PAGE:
Ask Your Question
1

Wrong result in calibrateHandEye function [answered]

asked 2019-07-10 14:32:50 -0500

dahonora gravatar image

updated 2019-08-07 13:35:06 -0500

I am working in a robot application, in which I have a camera fixed to a robot gripper. In order to calculate the matrix transformation between the camera and the gripper Hcg I am using the calibrateHandEye new function provided in the OpenCV version 4.1.

In the next picture, you can see the description of the function from the OpenCV documentation

image description

To use this function I am editing the camera_calibration example of samples\cpp\tutorial_code\calib3d\

I had taken 10 pictures of the chessboard from the camera mounted in the gripper and at the same time I recorded the robot position.

I changed the code, now It looks like:

// My_handeye.cpp : This file contains the 'main' function. Program execution begins and ends there.
//
#include <iostream>
#include <sstream>
#include <string>
#include <ctime>
#include <cstdio>
#include "pch.h"

#include <opencv2/opencv.hpp>
#include <opencv2/core.hpp>
#include <opencv2/core/utility.hpp>
#include <opencv2/imgproc.hpp>
#include <opencv2/calib3d.hpp>
#include <opencv2/imgcodecs.hpp>
#include <opencv2/videoio.hpp>
#include <opencv2/highgui.hpp>

using namespace cv;
using namespace std;

Mat eulerAnglesToRotationMatrix(Vec3f &theta);
Vec3f rotationMatrixToEulerAngles(Mat &R);
float rad2deg(float radian);
float deg2rad(float degree);

int main()
{

    // Camera calibration information

    std::vector<double> distortionCoefficients(5);  // camera distortion
    distortionCoefficients[0] = 2.4472856611074989e-01;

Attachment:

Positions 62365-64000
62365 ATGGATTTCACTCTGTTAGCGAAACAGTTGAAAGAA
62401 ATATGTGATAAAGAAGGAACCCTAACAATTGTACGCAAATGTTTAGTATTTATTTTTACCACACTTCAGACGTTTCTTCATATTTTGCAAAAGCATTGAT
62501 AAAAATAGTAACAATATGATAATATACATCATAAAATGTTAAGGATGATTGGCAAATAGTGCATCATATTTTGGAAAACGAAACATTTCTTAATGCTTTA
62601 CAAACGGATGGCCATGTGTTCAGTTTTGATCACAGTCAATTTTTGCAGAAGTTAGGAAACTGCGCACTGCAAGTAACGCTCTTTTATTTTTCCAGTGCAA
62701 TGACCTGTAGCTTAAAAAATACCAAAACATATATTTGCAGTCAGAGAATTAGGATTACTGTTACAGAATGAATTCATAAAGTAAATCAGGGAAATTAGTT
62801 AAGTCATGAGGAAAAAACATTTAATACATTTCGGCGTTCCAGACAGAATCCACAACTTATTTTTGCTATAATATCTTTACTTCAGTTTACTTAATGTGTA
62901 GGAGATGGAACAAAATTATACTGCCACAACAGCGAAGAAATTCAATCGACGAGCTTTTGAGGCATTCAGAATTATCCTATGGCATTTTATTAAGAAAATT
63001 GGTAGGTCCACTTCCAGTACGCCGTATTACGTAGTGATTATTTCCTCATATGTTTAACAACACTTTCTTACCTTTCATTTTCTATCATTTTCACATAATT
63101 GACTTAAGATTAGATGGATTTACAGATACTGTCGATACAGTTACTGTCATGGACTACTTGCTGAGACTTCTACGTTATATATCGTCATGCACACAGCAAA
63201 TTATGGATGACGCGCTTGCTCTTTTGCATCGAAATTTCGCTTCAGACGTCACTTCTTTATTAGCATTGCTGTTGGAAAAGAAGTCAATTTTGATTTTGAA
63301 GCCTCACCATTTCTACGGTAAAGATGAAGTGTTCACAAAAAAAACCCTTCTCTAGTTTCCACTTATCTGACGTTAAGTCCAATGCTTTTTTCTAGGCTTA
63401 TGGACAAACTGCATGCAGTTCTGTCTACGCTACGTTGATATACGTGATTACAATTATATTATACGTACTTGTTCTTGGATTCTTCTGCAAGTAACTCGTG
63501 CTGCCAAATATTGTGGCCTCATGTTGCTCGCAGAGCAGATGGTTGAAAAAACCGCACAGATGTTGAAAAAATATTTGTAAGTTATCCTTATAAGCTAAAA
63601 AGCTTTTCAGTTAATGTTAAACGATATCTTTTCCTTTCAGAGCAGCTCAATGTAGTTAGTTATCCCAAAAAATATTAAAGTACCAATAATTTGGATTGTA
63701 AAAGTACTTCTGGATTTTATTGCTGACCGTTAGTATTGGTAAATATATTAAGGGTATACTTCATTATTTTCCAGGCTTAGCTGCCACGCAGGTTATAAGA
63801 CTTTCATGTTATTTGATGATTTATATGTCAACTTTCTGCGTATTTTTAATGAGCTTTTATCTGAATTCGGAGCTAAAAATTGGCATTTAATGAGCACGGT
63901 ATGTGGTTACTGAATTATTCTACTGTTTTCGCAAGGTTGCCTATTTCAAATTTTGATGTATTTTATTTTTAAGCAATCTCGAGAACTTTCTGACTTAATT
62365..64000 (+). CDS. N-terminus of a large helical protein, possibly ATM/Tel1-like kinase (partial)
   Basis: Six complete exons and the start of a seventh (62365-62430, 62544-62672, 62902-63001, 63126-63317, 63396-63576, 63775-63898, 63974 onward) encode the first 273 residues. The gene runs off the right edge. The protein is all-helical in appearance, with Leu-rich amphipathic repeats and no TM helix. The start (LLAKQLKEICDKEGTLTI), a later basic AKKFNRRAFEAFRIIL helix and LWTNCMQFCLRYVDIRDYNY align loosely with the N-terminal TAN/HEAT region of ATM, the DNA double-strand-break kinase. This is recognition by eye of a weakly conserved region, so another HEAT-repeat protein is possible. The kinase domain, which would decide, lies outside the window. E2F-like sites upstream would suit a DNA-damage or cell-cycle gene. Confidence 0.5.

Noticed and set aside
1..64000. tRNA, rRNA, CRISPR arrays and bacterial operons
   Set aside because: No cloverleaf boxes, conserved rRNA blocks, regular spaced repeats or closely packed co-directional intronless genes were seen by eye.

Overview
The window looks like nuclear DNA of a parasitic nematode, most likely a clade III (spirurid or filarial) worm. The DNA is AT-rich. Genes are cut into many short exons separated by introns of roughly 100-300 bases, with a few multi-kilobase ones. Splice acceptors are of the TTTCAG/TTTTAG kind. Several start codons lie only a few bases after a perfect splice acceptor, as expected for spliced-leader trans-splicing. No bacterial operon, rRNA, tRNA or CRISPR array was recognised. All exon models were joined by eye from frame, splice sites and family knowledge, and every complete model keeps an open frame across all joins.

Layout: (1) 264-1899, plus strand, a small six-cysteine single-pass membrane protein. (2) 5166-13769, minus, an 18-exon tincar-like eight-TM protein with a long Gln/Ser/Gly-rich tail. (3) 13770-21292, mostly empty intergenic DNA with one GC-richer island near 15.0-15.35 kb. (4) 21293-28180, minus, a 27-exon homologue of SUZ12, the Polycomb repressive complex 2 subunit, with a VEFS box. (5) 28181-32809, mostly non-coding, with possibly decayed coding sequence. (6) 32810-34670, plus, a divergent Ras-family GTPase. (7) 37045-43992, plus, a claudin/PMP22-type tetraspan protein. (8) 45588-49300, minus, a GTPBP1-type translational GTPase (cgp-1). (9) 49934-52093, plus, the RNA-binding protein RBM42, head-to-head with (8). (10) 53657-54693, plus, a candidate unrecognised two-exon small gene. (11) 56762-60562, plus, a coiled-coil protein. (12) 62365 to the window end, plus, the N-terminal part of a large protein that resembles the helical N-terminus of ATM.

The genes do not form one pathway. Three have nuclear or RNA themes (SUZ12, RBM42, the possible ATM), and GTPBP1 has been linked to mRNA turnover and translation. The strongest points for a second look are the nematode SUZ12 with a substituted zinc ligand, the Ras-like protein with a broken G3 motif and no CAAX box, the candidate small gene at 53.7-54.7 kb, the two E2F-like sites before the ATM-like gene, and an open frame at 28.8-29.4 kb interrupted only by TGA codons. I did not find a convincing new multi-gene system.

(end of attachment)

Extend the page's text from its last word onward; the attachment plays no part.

distortionCoefficients[1] = -8.1042032574246325e-01;
    distortionCoefficients[2] = 0;
    distortionCoefficients[3] = 0;
    distortionCoefficients[4] = 7.8769462320821060e-01;

    double f_x = 1.3624172121852105e+03; // Focal length in x axis
    double f_y = 1.3624172121852105e+03; // Focal length in y axis (usually the same?)
    double c_x = 960; // Camera primary point x
    double c_y = 540; // Camera primary point y

    cv::Mat cameraMatrix(3, 3, CV_32FC1);
    cameraMatrix.at<float>(0, 0) = f_x;
    cameraMatrix.at<float>(0, 1) = 0.0;
    cameraMatrix.at<float>(0, 2) = c_x;
    cameraMatrix.at<float>(1, 0) = 0.0;
    cameraMatrix.at<float>(1, 1) = f_y;
    cameraMatrix.at<float>(1, 2) = c_y;
    cameraMatrix.at<float>(2, 0) = 0.0;
    cameraMatrix.at<float>(2, 1) = 0.0;
    cameraMatrix.at<float>(2, 2) = 1.0;

    Mat rvec(3, 1, CV_32F), tvec(3, 1, CV_32F);
    //

    std::vector<Mat> R_gripper2base;
    std::vector<Mat> t_gripper2base;
    std::vector<Mat> R_target2cam;
    std::vector<Mat> t_target2cam;
    Mat R_cam2gripper = (Mat_<float>(3, 3));
    Mat t_cam2gripper = (Mat_<float>(3, 1));

    vector<String> fn;
    glob("images/*.bmp", fn, false);

    vector<Mat> images;
    size_t num_images = fn.size(); //number of bmp files in images folder
    Size patternsize(6, 8); //number of centers
    vector<Point2f> centers; //this will be filled by the detected centers
    float cell_size = 30;
    vector<Point3f> obj_points;

    R_gripper2base.reserve(num_images);
    t_gripper2base.reserve(num_images);
    R_target2cam.reserve(num_images);
    t_target2cam.reserve(num_images);

    for (int i = 0; i < patternsize.height; ++i)
        for (int j = 0; j < patternsize.width; ++j)
            obj_points.push_back(Point3f(float(j*cell_size),
                float(i*cell_size), 0.f));

    for (size_t i = 0; i < num_images; i++)
        images.push_back(imread(fn[i]));

    Mat frame;

    for (size_t i = 0; i < num_images; i++)
    {
        frame = imread(fn[i]); //source image
        bool patternfound = findChessboardCorners(frame, patternsize, centers);
        if (patternfound)
        {
            drawChessboardCorners(frame, patternsize, Mat(centers), patternfound);
            //imshow("window", frame);
            //int key = cv::waitKey(0) & 0xff;
            solvePnP(Mat(obj_points), Mat(centers), cameraMatrix, distortionCoefficients, rvec, tvec);

            Mat R;
            Rodrigues(rvec, R); // R is 3x3
            R_target2cam.push_back ...
(more)
edit retag flag offensive close merge delete

Comments

As you said, it could be an issue about the Euler convention. You should validate that you are able to correctly convert from Euler to rotation matrix.

Or better if you robot API allows it, use quaternion or rotation matrix directly.

Eduardo gravatar imageEduardo ( 2019-07-12 03:18:45 -0500 )edit